In 1995, at the Tokyo Motor Show, Honda unveiled a concept car that would preview what what become the S2000. It was dubbed the ‘SSM’ – the ‘Sports Study Model’ – and was a radical-looking machine with eye-catching design cues such as low-slung front lights and individual ‘cockpits’ for the occupants.
However, the SSM was not just an attention-grabbing styling exercise. Underneath its exterior panels, which were designed in collaboration with Pininfarina, was a stiff chassis that rode on double-wishbone suspension derived from the flagship NSX. The SSM’s engine was similarly evocative; its five glorious-sounding cylinders displaced two litres and benefitted from Honda’s fabled VTEC system.
Alas, the SSM also inherited some other hardware from the NSX that might have raised the odd eyebrow – namely a five-speed automatic transmission, which was developed from the F-Matic unit found in its bigger brother.
Nevertheless, the 155mph-capable Honda drew much interest – and it was patently obvious that it was more than a mere concept. The company had much history producing similarly compact two-seat sports cars, for starters, such as the 9,500rpm-redlined S500 of 1963.
More to the point, the company was soon to celebrate its 50th anniversary. Launching an advanced new sports car, without a shadow of a doubt, would be a fine way to commemorate such a moment.
A 50TH BIRTHDAY PRESENT AS CONCEPT BECOMES REALITY
Three years later, Honda marked its 50th anniversary by unveiling a prototype of an all-new sports car called the S2000. The sleek rear-drive roadster, aimed at keen drivers and underpinned with race-bred technology, was effectively a production version of the SSM.
It retained the arrow-like nose and low bonnet line of the SSM, for example, as well as features such as the double-wishbone suspension. Even the F1-inspired liquid-crystal display used for the instruments in the SSM made the leap to the S2000, albeit in a redesigned form.
One area that was notably revised for the production car, which arrived on the market in 1999, was the powertrain. Gone, to the delight of many an enthusiast, was the automatic transmission; instead, in its place, was a lightweight six-speed manual transmission with a short-shift gear lever.
Unfortunately, also canned was the five-cylinder VTEC engine. Not all was lost, though, as what replaced it was a more compact four-cylinder engine called the ‘F20C’. Aside from the fact that it produced an impressive 237bhp, which allowed the S2000 to sprint from 0-62mph in just 6.2 seconds, it initially redlined at a heady 9,000rpm. It also produced almost 119bhp per litre, which was claimed to be greater than any other naturally aspirated engine on the market – including those from Ferrari.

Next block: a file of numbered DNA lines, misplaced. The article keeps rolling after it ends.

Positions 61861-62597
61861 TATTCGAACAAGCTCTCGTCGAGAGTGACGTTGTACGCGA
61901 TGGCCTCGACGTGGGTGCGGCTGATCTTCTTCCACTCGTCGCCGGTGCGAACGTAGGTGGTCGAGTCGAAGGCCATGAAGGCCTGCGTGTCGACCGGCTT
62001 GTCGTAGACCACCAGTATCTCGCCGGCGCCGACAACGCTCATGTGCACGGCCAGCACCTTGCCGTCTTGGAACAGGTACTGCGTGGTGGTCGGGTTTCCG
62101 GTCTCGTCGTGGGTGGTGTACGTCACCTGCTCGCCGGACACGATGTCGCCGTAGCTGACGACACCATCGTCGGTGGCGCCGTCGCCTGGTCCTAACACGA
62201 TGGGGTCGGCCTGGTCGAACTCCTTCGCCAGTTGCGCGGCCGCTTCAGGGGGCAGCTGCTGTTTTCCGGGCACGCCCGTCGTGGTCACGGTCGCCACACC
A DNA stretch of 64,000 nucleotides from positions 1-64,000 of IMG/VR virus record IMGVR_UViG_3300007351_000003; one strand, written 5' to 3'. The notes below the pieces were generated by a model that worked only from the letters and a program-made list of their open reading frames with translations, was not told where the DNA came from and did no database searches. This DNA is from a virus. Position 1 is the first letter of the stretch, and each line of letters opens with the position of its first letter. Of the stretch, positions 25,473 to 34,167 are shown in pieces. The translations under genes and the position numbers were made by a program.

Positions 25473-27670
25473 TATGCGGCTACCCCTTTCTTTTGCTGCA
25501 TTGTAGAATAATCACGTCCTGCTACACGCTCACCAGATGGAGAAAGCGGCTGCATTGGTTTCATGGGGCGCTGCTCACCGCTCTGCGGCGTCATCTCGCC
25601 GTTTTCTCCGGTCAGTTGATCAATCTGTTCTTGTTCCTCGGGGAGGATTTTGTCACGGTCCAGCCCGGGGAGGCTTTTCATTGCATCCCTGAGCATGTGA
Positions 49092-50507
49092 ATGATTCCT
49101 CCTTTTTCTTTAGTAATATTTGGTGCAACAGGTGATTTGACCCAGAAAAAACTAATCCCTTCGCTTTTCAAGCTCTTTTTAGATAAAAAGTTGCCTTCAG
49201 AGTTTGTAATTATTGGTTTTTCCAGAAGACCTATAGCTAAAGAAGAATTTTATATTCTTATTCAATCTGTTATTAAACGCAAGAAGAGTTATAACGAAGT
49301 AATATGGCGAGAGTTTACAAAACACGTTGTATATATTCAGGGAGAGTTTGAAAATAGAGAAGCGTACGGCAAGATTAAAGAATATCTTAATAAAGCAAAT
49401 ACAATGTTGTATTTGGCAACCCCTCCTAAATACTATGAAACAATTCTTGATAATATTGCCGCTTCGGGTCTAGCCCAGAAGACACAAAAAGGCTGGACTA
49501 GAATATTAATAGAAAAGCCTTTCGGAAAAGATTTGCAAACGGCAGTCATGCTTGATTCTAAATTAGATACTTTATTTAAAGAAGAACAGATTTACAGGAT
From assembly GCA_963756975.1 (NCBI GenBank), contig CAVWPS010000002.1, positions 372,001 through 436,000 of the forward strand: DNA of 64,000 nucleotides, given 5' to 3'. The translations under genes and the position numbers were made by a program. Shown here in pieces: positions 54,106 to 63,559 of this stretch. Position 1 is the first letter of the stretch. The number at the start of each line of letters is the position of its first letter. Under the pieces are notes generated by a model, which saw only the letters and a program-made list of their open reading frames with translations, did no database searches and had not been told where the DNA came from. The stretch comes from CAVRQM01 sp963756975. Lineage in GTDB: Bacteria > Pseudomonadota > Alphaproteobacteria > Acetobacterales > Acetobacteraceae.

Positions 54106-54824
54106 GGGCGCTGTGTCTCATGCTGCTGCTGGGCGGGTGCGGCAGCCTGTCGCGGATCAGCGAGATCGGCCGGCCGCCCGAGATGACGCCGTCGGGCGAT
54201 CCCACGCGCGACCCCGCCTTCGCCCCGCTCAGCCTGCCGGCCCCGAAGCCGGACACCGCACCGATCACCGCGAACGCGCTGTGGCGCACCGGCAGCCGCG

HERE FOR A DECADE, GONE FOR A DECADE
The highlights of the engine were myriad; Honda’s VTEC system, hollow camshafts, lightweight rocker arms and springs, forged aluminium pistons, direct ignition, a ladder-frame brace to stiffen the block, forged and case-hardened steel connecting rods, a compression ratio of 11:1 – and more – all played their part in delivering such prodigious capabilities. The F20C proved so impressive, in fact, that it was ultimately awarded five class wins at the Engine of the Year Awards.
It wasn’t just the powerplant that impressed, mind; the S2000 benefitted from 50:50 weight distribution, a low centre of gravity, a strong ‘high X-bone frame’ chassis and compact dimensions. These traits, in conjunction with its carefully judged driving position and a kerb weight of 1,260kg, meant that the S2000 measured up in the corners as well as on the straights.
Much like the Mazda MX-5, the S2000 also fared comparatively well on the practicality front. It had a decent range, a boot with room for two large bags, supportive seats and good interior room. The roof was even powered, so S2000 owners could enjoy top-down driving at the press of a button.
The compelling overall package offered by the S2000 would subsequently lead it to win countless other awards, while its sales figures would continue to climb. Numerous revisions would follow, too, including a comprehensive update in 2004 that aimed to tame some of the earlier car’s snappy on-the-limit handling characteristics.
Remarkably, almost ten years after it was launched, the Honda was still soldiering on – but the launch of the ‘Ultimate Edition’, in January 2009, heralded the beginning of the end; in June, after ten successful years and countless miles of high-rpm fun, the S2000 production lines fell silent.
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